JERUSALEM — Top Egyptian and Jordanian officials have urged during an unprecedented series of talks with American Jewish Congress leaders that the Reagan Administration "put (the PLO) to the test" by agreeing to meet a Jordanian-Palestinian delegation, three of the American participants said here Wednesday.
The Arab officials, including Jordan's King Hussein and Egyptian President Hosni Mubarak, "broadly hinted" that if Palestine Liberation Organization leader Yasser Arafat still failed after the meeting to recognize Israel and renounce terrorism, they would be ready to seek a broader peace with Israel without PLO participation, the American Jewish Congress leaders added.
"There is indeed a genuine desire on the part of both President Mubarak and King Hussein to move ahead with the peace process," Theodore Mann, president of the 50,000-member American Jewish Congress, told a press conference here.
"This is not contrived, it is not part of some conspiracy, it is a genuine desire that they have because they understand that if progress is not made quickly, whatever possibilities exist may disappear," he added.
Mann, co-chairman Henry Rosovsky, and the organization's executive director, Henry Siegman, spoke to newsmen immediately after reporting on their talks to Israeli Prime Minister Shimon Peres.
Mann denied reports in the Israeli press that the 20-person American Jewish Congress delegation had journeyed to Cairo last Thursday and to Amman on Monday against Israeli government objections.
The trip was described as a "fact-finding" mission, and congress officials said it was the first time an American Jewish organization has gone to Jordan and met with the king. The delegation also met with a number of other government officials in both Jordan and Egypt.
"Everybody we talked to insisted that an element of the PLO, Yasser Arafat in particular, was becoming more moderate and held potential for becoming still more moderate and that they wanted to test that," Mann said.
He said the Arab leaders stressed the importance of the proposed talks between the United States and a Jordanian-Palestinian delegation because they would include "the clear promise" that afterward Arafat will recognize Israel's right to exist.
"We got a sense that if the PLO does not make those statements, they (the Arab leaders) might then be prepared to drop the PLO," said Rosovsky. "That was, I would say, broadly hinted to us."
The Jewish leaders sidestepped questions about their own reactions to the Arab leaders' urgings.
One More Test for PLO
"I must say the PLO has had the opportunity to be tested for more years than I care to count," Mann said. However, he added, "the judgment as to whether it would hinder the peace process or advance the peace process to let them be put to the test one more time is an exquisitely difficult judgment that governments ought to make, not people like myself."
"It is the view of the delegation that the burden of action now is not with the Israeli government" but with the Arabs, Siegman said. And in a formal statement, the congress leaders expressed regret that so far Egyptian and Jordanian officials have failed to engage in "face-to-face negotiations" with Peres' government.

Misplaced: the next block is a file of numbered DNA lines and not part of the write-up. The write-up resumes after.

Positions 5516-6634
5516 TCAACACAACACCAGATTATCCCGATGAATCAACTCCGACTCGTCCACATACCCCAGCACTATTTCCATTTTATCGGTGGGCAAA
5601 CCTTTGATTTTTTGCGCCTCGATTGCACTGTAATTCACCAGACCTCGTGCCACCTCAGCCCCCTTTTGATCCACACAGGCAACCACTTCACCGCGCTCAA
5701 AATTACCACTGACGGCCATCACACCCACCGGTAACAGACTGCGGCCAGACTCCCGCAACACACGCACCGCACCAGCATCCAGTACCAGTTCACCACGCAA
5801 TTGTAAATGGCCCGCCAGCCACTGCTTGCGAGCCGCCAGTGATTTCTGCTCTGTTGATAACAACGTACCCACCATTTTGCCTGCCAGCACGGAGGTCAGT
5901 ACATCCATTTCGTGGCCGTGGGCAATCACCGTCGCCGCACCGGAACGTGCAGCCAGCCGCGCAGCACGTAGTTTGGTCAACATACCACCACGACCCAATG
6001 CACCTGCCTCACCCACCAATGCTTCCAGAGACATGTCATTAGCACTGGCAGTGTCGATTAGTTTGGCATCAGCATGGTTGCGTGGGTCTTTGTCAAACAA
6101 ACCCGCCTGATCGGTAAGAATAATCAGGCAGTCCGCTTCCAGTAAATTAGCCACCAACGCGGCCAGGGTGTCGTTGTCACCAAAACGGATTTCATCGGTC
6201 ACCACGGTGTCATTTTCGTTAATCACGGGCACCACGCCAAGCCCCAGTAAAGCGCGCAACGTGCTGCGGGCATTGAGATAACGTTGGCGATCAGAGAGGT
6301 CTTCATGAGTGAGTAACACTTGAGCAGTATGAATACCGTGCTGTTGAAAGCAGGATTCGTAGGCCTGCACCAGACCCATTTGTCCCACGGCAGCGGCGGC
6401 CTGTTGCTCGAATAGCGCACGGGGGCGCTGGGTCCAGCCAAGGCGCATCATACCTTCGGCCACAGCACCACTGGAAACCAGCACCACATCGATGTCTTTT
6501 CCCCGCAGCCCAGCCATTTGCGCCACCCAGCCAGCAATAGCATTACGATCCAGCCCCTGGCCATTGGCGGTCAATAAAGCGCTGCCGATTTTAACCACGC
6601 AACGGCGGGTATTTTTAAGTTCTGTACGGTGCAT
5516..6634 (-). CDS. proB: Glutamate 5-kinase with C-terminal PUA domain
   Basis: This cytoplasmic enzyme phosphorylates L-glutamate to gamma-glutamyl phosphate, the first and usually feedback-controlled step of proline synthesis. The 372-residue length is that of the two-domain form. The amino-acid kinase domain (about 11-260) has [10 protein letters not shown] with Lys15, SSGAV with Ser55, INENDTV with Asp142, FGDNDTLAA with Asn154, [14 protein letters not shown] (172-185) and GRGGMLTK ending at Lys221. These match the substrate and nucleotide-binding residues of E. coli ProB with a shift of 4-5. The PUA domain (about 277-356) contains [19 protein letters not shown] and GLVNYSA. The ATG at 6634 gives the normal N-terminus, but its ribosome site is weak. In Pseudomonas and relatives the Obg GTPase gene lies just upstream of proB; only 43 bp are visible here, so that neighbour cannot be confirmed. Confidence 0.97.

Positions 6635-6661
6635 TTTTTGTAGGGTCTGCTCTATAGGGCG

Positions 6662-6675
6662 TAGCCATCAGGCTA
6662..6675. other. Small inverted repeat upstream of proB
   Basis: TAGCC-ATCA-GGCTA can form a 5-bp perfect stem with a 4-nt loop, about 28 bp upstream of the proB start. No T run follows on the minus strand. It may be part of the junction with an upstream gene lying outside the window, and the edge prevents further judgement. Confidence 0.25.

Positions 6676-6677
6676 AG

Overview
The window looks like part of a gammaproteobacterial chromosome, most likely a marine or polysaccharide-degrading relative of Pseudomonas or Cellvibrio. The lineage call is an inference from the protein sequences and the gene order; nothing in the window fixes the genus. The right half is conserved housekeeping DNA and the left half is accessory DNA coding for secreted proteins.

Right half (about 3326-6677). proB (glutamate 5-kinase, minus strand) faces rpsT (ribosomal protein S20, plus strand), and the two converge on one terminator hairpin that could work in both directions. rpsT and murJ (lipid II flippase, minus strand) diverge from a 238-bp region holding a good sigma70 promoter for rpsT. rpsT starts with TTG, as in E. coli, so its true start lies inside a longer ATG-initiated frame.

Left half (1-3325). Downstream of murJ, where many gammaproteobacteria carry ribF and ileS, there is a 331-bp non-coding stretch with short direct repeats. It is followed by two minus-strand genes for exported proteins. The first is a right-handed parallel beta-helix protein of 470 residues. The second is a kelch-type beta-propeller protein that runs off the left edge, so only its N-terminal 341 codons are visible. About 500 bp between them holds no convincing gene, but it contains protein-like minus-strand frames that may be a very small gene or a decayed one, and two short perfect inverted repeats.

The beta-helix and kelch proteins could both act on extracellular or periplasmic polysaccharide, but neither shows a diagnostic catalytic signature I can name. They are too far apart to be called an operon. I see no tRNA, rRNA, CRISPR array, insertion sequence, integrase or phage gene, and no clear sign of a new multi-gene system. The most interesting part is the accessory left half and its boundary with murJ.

Hussein and Arafat agreed last February to a "joint framework" for peace that envisaged an eventual confederation between Jordan and the Palestinians on the West Bank. Israel has occupied the West Bank of the Jordan River since the 1967 Six-Day War.
Both Jordan and Egypt have urged a meeting between the United States and a Jordanian-Palestinian delegation as a starting point for peace talks. But attempts to organize such a meeting have run into several roadblocks.
Israel flatly opposes anything but direct peace talks between itself and a Jordanian-Palestinian delegation that does not include any PLO members, whom they denounce as terrorists.
Israeli leaders contend that a recent surge in terrorist attacks here is directly linked to the rapprochement between Hussein and Arafat and have warned the king that the alliance only hinders the prospects for a broader peace.
Washington takes a slightly more flexible view than Israel on possible talks with a joint Jordanian-Palestinian delegation, but it insists it will only agree to such a meeting if it is clear at the outset that the object is to prepare the way for direct talks with Israel. Also, the United States has pledged to Israel that it will not meet declared PLO members unless they first recognize Israel and renounce terrorism.
Failed to Bridge Gap
Assistant U.S. Secretary of State Richard W. Murphy last visited the region in August, in an unsuccessful effort to bridge the gap between the Israeli and Arab position on new talks.
There were reports he might return later this month, but in a meeting with Peres earlier this week U.S. Ambassador Thomas R. Pickering reportedly said no new Murphy shuttle is now expected in the coming weeks.
The congress leaders said they would receive "mixed signals" on the possible impact on the peace process if the Murphy mission failed.
"In Egypt, particularly, we were told very categorically that Egypt will not give up the process of widening the peace no matter what happens, and if one avenue is closed they will resort to other avenues even if they cannot at the moment specifically identify them," Siegman said.
"It is my impression that in Jordan we did not receive that kind of categorical assurance," he added. "In Jordan, they tried to impress us with the fact that the king cannot move without the umbrella of the PLO, and if this were not to work out, the king was very pessimistic about possible progress."